Jingle All The Way

on November 22, 1996 by Wade Major
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   A zany, cartoonish romp in the proud tradition of such concept-driven holiday comedies as John Hughes' "Plains, Trains & Automobiles" and the Hughes/Chris Columbus collaboration "Home Alone," "Jingle All the Way" won't win any awards for believability, but as purely escapist family entertainment on a grand scale it's a tough act to beat.
   Essentially little more than a parade of slapstick set pieces, each more outrageous than the last, "Jingle All the Way" stars Arnold Schwarzenegger as Howard Langston, a loving but neglectful Minneapolis father whose devotion is put to the test when he has to find his little boy (Jake Lloyd) a "Turboman" action figure on Christmas Eve. Unfortunately, Turboman is the hottest toy in history, pursued like a plastic grail by raging mobs of panicked parents, including a borderline-lunatic mail carrier named Myron (Sinbad) who continually appears from nowhere to foil Howard's plans at every turn. With time running out, the two desperate fathers run a seemingly never-ending gauntlet of celebrity cameos and wacky obstacles, upping the ante until the irresistibly ridiculous grand finale throws all remaining vestiges of realism to the wind.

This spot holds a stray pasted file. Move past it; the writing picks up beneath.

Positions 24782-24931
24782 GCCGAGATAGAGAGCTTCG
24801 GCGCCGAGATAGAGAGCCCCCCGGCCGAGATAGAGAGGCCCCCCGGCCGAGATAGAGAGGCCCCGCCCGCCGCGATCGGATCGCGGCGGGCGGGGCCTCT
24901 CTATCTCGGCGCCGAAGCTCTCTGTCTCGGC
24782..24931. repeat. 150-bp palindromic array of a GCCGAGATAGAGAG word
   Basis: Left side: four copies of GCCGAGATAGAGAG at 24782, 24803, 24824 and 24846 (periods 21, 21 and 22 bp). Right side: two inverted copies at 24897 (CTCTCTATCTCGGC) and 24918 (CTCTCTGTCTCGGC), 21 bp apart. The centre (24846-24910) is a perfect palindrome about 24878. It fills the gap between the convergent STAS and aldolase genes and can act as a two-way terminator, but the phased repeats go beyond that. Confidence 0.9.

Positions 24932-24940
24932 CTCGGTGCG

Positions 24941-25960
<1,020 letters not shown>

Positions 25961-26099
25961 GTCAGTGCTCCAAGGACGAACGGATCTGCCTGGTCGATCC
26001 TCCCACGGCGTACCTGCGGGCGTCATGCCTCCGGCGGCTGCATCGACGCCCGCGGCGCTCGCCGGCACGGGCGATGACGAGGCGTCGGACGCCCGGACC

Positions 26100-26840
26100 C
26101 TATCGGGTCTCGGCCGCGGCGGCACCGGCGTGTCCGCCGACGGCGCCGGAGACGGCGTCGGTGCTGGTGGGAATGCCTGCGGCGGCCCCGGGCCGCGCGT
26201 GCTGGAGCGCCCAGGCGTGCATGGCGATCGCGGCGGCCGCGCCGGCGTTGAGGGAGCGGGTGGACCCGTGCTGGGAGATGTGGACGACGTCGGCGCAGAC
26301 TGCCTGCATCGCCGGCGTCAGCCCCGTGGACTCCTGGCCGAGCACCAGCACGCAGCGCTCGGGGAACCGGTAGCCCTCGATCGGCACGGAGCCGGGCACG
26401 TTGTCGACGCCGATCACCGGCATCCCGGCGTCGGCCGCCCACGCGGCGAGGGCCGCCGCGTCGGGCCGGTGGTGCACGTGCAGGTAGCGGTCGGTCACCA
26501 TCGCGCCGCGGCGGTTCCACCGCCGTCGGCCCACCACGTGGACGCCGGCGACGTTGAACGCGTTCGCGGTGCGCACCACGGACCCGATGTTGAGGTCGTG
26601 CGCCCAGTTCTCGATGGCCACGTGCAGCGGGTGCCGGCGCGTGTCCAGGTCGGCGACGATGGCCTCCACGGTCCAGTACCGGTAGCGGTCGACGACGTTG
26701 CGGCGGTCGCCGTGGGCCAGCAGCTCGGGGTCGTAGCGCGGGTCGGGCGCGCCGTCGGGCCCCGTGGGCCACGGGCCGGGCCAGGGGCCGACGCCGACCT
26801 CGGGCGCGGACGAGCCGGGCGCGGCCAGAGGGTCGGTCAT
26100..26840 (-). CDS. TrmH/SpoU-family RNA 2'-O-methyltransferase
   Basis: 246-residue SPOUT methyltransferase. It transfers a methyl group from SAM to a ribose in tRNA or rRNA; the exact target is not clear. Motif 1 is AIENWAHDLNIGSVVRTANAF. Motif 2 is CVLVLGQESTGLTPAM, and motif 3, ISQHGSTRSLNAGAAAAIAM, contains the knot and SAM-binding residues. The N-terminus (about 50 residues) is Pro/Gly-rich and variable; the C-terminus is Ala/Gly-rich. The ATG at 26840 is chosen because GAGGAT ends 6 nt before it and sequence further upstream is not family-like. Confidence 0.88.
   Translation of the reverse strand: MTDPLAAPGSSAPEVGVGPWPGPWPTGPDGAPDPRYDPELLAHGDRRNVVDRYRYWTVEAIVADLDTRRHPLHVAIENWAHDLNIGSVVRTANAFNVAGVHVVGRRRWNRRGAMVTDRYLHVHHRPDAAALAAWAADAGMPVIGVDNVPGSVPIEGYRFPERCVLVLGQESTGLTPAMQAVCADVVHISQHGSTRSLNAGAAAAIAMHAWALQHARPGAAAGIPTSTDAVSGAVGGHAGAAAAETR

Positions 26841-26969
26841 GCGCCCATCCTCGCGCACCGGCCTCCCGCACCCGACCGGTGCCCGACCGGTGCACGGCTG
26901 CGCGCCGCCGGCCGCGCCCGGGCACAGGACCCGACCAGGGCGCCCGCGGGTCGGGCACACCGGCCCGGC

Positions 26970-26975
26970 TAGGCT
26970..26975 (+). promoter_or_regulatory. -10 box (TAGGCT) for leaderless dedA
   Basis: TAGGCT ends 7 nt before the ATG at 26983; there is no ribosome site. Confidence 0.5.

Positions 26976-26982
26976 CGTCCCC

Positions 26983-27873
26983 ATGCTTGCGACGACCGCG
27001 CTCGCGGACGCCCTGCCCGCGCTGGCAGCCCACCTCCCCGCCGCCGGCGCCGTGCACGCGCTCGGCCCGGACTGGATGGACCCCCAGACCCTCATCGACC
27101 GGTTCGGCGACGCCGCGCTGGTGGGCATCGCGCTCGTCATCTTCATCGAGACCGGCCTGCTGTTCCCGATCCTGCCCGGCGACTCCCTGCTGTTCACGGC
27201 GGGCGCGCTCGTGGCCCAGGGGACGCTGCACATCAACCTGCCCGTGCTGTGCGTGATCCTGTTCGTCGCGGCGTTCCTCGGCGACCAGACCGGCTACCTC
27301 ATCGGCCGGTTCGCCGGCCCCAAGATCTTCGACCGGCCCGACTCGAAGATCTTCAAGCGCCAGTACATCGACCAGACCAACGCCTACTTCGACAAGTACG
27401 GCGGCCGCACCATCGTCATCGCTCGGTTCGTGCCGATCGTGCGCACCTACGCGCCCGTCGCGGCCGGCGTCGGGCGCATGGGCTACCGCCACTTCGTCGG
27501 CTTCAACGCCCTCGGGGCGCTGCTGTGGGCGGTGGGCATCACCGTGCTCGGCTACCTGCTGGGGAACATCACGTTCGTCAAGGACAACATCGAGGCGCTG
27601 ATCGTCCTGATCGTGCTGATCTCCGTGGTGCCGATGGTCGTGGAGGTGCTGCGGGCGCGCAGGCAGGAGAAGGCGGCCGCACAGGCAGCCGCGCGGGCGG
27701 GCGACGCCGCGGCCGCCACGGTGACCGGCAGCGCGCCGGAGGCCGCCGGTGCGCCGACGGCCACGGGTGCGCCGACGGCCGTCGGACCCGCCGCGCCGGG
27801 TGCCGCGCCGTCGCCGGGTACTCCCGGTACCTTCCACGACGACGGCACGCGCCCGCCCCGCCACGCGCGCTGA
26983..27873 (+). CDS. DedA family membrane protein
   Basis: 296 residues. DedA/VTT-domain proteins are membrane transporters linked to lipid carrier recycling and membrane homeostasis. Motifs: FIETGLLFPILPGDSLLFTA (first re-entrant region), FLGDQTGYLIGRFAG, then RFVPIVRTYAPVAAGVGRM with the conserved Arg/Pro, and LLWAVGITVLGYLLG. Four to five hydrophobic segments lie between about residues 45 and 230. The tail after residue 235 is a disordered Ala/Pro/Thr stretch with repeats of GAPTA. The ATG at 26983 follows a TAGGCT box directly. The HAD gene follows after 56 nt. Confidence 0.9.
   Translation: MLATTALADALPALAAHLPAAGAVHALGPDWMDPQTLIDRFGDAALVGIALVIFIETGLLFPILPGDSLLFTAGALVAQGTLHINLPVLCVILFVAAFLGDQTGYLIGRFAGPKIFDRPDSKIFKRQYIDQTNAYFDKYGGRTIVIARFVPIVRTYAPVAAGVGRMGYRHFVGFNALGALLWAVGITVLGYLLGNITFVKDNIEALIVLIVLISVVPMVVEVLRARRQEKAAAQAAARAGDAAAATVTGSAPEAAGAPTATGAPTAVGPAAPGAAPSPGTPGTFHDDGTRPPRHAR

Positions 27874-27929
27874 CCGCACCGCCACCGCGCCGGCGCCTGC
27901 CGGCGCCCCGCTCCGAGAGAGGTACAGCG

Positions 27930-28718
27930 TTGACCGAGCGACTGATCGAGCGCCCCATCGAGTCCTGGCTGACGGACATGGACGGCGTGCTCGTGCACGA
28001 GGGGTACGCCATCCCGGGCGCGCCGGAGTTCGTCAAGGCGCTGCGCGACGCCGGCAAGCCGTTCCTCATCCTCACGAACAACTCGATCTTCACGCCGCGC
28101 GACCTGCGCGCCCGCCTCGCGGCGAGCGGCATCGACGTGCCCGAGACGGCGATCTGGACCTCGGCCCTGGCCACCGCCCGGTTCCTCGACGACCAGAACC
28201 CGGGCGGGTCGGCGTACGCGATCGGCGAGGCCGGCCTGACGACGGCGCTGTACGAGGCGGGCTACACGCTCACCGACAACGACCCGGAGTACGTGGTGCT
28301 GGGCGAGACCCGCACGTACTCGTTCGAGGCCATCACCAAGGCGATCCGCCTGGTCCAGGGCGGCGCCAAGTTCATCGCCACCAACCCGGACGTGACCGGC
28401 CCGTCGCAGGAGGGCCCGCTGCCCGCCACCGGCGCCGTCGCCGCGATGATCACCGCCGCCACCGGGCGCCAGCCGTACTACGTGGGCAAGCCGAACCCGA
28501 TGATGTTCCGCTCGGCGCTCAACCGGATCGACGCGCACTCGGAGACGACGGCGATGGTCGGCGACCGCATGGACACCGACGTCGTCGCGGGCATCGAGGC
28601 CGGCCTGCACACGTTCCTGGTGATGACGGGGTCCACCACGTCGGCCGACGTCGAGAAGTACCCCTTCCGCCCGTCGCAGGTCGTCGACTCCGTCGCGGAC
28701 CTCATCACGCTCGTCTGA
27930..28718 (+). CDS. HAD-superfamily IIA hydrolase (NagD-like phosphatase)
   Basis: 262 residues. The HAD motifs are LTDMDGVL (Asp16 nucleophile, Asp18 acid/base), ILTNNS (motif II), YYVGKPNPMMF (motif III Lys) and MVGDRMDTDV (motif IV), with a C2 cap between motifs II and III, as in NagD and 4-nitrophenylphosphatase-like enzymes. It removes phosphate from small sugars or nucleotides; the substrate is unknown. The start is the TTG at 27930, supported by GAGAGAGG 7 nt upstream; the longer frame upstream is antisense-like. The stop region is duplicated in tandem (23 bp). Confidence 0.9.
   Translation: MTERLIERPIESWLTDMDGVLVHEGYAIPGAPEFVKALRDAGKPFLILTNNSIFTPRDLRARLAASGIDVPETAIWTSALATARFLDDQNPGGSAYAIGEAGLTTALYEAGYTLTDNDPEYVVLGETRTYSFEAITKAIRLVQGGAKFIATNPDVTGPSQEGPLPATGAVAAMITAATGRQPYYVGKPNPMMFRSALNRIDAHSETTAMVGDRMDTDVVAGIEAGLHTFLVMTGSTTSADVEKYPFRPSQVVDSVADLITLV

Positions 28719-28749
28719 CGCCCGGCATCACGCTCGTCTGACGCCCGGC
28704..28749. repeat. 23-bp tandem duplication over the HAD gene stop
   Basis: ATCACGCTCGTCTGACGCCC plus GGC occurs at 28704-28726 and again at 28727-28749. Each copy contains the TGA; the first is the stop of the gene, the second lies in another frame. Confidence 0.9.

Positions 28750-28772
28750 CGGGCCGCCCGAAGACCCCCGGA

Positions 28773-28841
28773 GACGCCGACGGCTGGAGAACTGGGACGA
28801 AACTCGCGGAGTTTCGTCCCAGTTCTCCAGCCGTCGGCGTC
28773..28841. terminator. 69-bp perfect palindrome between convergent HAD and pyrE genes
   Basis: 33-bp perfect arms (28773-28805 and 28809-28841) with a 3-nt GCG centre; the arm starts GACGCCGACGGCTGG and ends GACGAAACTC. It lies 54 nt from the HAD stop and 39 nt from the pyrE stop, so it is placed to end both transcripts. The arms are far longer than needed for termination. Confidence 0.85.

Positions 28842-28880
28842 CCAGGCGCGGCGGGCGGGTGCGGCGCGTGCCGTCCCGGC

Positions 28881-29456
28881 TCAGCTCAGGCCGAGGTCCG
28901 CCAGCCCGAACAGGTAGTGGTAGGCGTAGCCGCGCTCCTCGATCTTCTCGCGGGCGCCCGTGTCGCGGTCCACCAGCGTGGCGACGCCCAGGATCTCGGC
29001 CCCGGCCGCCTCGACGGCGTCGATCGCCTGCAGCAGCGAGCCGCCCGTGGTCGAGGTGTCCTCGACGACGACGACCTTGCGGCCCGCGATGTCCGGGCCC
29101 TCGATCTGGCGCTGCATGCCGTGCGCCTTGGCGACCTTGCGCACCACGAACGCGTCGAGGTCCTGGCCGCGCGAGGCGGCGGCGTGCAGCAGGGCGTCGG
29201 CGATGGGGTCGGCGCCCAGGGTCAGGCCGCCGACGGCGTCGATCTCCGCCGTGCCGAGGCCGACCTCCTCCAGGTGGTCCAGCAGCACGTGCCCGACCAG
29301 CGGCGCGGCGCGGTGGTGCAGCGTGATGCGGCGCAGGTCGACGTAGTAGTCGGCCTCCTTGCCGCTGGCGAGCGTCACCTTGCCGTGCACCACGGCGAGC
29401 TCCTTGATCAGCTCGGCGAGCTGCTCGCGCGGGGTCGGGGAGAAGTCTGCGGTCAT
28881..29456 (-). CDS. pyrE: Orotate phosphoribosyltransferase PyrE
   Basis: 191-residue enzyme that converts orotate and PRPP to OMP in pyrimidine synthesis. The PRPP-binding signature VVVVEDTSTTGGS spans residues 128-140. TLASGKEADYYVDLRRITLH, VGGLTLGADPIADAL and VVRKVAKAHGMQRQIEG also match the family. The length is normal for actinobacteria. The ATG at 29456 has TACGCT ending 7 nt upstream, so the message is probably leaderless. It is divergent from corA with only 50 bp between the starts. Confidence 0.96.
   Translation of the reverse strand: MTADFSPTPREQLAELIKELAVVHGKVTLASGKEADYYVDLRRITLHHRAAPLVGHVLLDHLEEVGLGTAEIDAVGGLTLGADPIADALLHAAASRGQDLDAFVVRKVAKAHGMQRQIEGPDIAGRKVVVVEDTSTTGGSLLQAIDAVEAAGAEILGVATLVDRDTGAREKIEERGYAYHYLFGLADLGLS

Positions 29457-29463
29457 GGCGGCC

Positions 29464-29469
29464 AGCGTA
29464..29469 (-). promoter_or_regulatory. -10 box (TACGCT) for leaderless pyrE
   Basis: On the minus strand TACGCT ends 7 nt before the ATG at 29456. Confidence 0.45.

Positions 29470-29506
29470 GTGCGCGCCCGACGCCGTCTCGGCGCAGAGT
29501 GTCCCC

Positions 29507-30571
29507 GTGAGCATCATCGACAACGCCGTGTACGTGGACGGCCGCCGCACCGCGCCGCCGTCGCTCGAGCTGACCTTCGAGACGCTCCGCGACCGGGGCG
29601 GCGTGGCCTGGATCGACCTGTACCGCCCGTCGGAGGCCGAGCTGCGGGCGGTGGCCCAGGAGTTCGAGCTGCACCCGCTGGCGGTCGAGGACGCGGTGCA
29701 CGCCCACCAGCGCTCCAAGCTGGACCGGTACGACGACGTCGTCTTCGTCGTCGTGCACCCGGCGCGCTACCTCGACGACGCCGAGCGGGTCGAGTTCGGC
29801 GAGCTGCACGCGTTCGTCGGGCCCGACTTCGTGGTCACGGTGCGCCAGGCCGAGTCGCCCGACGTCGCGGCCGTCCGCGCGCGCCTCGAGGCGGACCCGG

Aided by an excellent supporting cast, including Rita Wilson as Howard's wife and Phil Hartman as his overly libidinous neighbor, the Schwarzenegger/Sinbad pairing is an inspired one, each performer so perfectly complementing the other that future reunions, should the film prove a success, seem all but certain. Although director Brian Levant (recovering from the leaden "The Flintstones") deserves ample due for his able helming of yet another technically challenging project, it is producer Chris Columbus' trademark blend of shameless sentiment and madcap wackiness that is most evident throughout, a mantle he appears to have inherited from his "Home Alone" mentor, John Hughes. Adults, however, are more likely to view the film as a purely cathartic satire of last-minute shopping madness, an experience so loathsome it's a wonder the filmmakers were able to extract so much humor from it in the first place. Starring Arnold Schwarzenegger, Sinbad, Rita Wilson and Phil Hartman. Directed by Brian Levant. Written by Randy Kornfield. Produced by Chris Columbus, Mark Radcliffe and Michael Barnathan. A Fox release. Comedy. Rated PG for action violence, mild language and some thematic elements. Running time: 89 min. Opens 11/22 wide
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